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Investigate the effects of girls changing priorities on their educational achievement, from wanting a marriage and children to a career and independence.

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Introduction

Sociology Coursework AS

Hypothesis

Using a liberal feminist perspective, I am going to investigate the effects of girls changing priorities on their educational achievement, from wanting a marriage and children to a career and independence.

Employing the work of Sharpe and Wilkinson, I will test the hypothesis: ‘the improved educational performance of girls has been greatly influenced by higher career aspirations.’ This area of research interests me because I know females whose aspirations have changed over time, and I am interested as to what caused this change.

I will be looking at females aged 10, 20 and 30 years old that live in Manchester.

Words: 100

Concepts and context

Gender can be defined as whether someone is socialised as masculine and feminine. It refers to the way society teaches the two sexes to function, behave, dress and think, through socialisation. One way to explain the increase in girl’s educational achievement is that their socialisation is changing and leading to higher career aspirations.

Career aspirations can be defined as having a strong desire to dedicate your life to a particular job or profession. Nowadays, girls want careers and are willing to postpone or sacrifice a marriage for this, as apposed to girls in the 1970’s, who out love etc first. Sharpe’s 1971 study showed this.

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Middle

Sharpe’s 1970 study showed that girl’s priorities were love first, then marriage, then children and lastly a job/career. When she repeated the study in the 1990’s, she found that there had been a complete reversal in these priorities. Sharpe believes that girls are prioritising careers over marriage and families due to the change in characteristics displayed by female role models. These influenced girl’s career aspirations and encouraged them to achieve in education.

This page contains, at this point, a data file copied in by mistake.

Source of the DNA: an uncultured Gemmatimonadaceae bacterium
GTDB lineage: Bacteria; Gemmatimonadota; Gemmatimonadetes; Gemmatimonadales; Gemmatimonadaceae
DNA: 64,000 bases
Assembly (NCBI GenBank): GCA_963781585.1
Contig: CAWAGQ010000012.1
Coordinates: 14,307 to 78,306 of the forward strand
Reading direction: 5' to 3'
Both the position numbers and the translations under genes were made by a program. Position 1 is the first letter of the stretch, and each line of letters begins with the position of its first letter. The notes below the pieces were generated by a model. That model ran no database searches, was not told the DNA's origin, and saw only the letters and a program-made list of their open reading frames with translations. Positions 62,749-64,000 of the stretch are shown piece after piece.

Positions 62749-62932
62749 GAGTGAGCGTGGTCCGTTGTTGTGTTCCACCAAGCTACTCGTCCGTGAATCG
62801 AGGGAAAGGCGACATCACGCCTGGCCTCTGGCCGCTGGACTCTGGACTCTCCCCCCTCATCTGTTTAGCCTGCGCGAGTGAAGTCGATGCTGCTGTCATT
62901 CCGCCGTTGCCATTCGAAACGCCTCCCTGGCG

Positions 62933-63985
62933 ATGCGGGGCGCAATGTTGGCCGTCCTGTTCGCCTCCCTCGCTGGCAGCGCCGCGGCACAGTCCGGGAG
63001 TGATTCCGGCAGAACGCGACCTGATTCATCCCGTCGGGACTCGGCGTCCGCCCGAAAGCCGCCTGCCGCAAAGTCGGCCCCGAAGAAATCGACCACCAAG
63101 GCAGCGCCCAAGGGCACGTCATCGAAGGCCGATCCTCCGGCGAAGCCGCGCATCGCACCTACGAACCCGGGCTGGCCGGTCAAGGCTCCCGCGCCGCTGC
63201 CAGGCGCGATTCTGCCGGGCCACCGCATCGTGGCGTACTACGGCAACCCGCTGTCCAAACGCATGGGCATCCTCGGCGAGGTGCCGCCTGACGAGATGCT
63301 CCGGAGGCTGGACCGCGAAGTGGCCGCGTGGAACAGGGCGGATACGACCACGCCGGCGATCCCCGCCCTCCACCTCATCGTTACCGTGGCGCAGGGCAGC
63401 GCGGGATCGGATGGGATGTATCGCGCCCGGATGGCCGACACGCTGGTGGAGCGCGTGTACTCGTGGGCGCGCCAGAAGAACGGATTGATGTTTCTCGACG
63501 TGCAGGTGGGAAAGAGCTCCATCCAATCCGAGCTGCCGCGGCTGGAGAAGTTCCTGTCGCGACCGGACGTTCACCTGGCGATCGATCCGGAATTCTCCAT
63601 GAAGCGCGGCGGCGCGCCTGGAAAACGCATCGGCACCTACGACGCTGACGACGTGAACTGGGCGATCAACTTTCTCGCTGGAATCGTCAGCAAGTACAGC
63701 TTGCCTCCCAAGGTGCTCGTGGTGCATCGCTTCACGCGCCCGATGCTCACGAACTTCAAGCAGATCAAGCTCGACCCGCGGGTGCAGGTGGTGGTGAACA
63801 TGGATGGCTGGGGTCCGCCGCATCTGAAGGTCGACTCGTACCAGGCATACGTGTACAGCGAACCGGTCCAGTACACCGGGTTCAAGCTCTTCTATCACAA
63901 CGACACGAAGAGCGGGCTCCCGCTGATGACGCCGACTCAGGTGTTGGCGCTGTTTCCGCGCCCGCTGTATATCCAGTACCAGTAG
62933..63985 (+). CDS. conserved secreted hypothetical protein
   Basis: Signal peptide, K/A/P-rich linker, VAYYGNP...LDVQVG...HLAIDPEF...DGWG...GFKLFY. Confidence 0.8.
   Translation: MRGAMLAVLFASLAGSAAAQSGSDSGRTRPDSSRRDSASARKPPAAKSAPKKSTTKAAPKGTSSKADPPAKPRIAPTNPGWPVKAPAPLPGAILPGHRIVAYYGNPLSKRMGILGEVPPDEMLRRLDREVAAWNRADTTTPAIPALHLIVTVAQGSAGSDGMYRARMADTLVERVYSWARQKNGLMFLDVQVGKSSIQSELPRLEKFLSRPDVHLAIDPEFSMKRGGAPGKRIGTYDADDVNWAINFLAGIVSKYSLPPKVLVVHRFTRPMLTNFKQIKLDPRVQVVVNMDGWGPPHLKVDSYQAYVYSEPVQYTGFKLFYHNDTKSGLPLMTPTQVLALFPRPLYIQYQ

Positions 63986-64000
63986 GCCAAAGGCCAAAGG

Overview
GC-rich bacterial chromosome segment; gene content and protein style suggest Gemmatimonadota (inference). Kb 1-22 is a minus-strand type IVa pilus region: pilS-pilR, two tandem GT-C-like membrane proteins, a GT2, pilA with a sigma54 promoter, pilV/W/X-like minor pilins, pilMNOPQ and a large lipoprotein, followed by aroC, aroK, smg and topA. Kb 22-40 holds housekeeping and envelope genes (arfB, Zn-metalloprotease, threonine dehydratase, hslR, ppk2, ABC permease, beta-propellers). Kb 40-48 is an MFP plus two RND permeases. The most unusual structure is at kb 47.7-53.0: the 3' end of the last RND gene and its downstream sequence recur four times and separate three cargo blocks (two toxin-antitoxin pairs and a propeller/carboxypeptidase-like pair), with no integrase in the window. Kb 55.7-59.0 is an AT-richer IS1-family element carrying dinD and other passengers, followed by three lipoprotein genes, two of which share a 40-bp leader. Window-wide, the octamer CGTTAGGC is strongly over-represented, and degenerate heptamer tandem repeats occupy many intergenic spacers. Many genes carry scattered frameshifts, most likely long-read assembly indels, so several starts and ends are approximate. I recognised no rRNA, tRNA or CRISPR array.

Words: 416

Main methods and Reasons

My main research method is a structured questionnaire. I will use a positivist approach as liberal feminism is a positivist view. They believe that society can be studied scientifically because people are passive and predictable. Structured questionnaires are seen as more scientific because they are standardised and offer reliable, variable and objective results.

Structured questionnaires give qualitative data which enables me to asses how high my sample’s aspirations are on a scale of 0-100. I will then compare these with the results of other age groups. This will then allow me to see if there has been a change in aspirations throughout the generations.

My choice of questionnaire

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Conclusion

When asking members of the public about their career aspirations, they may feel too embarrassed to let me know, especially if they have low ambition. Meaning those that participate may just be the people with high career aspirations. I will consequently be less able to compare the differently aged females’ aspirations and thus I will be less able to test my hypothesis ‘the improved educational performance of girls has been greatly influenced by higher career aspirations’.

Considering the participants are chosen by myself, I am more likely to approach people that I feel would participate. The women I wish to approach may look friendlier or smarter which means my participants may be an unrepresentative sample as the smartly dressed people may have higher aspirations. I may find that younger women are resistant in sharing information, especially as there is less chance of them having high career aspirations and they may feel less confident about talking to a stranger. Decisively, my sample may be unrepresentative, as there will be a lesser amount of young respondents compared to older ones.

Word: 369

Asher Garside

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This student written piece of work is one of many that can be found in our GCSE Height and Weight of Pupils and other Mayfield High School investigations section.

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